Diplomats urge UN-coordinated peace process in Afghanistan
WASHINGTON (PAN): Seven former and current diplomats have written to the UN Secretary General Ban Ki-moon, urging him to lay out a peace process for Afghanistan that involves the international community.
The group, including David Miliband, the former British foreign secretary, Lord George Robertson, (former NATO secretary general), Robert Finn, former US ambassador to Afghanistan and Tom Koenigs (former UN special representative for Afghanistan) - argue that “a transition from international troops to Afghan forces on the front-line will not be enough to make Afghanistan stable”.
A day after the Afghan president, Hamid Karzai, announced a handover from international to Afghan security forces in seven areas, the diplomats told Ban that “all those with leverage in the conflict need to be part of making the peace, including Afghanistan’s neighbours, NATO nations with troops on the ground and other countries who can use their influence to facilitate dialogue”.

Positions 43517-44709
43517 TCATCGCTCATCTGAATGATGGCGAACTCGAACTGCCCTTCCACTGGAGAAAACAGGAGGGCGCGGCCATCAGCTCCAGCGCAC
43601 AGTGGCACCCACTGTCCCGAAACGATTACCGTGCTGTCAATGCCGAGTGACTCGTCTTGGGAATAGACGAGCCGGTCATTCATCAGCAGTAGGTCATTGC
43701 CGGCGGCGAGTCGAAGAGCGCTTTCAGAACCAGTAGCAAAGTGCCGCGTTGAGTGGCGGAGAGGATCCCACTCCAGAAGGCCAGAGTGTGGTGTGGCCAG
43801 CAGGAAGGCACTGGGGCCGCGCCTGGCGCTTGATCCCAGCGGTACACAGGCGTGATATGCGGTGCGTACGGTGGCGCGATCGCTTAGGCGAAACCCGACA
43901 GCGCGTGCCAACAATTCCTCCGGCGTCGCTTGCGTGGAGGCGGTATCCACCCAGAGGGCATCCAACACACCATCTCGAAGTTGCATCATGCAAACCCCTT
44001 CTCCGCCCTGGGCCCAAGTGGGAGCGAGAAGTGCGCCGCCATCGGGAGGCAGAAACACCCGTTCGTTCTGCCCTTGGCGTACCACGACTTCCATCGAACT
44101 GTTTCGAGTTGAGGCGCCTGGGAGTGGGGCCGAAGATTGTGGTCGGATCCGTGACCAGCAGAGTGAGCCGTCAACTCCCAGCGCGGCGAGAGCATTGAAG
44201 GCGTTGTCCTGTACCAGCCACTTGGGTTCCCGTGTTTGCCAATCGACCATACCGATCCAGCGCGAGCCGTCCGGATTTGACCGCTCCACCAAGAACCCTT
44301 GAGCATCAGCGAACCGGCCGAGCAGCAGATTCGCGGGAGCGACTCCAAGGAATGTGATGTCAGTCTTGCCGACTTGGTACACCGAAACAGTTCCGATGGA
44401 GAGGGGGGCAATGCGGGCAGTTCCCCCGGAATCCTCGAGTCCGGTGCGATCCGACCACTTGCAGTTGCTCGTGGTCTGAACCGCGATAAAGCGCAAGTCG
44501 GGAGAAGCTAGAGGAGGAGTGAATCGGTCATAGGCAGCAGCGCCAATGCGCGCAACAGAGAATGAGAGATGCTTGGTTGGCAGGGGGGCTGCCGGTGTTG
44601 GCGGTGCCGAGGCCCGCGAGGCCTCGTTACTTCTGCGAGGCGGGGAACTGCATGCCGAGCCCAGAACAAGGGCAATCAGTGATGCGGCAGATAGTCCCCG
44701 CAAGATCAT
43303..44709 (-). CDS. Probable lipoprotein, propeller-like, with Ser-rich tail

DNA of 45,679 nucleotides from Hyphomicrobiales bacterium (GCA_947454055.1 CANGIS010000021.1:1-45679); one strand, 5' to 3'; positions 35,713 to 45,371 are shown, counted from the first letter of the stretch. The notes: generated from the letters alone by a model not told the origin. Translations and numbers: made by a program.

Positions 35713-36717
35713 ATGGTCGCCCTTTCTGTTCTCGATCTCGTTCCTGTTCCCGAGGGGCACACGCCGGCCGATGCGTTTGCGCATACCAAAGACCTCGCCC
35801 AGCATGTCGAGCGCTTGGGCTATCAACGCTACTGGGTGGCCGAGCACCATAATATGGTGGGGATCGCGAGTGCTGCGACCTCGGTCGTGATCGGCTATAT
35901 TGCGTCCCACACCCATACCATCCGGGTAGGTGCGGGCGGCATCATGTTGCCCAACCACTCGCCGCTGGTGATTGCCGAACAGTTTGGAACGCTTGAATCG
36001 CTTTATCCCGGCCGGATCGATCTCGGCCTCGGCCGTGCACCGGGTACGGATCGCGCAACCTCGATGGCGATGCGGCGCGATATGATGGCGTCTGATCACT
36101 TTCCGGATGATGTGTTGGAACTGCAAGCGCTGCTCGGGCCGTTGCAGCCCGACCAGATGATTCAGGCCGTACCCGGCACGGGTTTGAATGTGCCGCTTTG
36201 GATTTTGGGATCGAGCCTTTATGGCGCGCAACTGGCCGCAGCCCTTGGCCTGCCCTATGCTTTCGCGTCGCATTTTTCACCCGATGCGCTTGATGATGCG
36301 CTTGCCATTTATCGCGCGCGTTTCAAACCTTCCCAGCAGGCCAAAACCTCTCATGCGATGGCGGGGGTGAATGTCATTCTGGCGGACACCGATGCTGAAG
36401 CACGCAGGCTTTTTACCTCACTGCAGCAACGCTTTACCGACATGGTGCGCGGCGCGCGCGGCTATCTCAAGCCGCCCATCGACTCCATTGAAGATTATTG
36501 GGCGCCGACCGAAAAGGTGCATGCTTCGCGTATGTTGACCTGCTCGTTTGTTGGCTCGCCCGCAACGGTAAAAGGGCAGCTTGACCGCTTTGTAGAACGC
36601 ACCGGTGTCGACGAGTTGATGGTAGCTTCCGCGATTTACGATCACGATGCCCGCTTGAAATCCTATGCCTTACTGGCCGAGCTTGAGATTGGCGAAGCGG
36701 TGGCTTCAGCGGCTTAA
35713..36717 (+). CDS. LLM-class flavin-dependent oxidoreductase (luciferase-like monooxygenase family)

“This is the only road out of Afghanistan that promises a better future for Afghans and for its neighbours and global allies,” they wrote.
The group called on the secretary general to set out a clear course of action for an internationally backed process to secure a comprehensive settlement to end the conflict in Afghanistan which should be endorsed by the UN Security Council before the next major conference on Afghanistan due in July.
There was no immediate reaction from the UN secretary general’s office. “I'm not aware of such a letter, but that doesn't mean it hasn't been received,” his spokesman told reporters at UN headquarters in New York.
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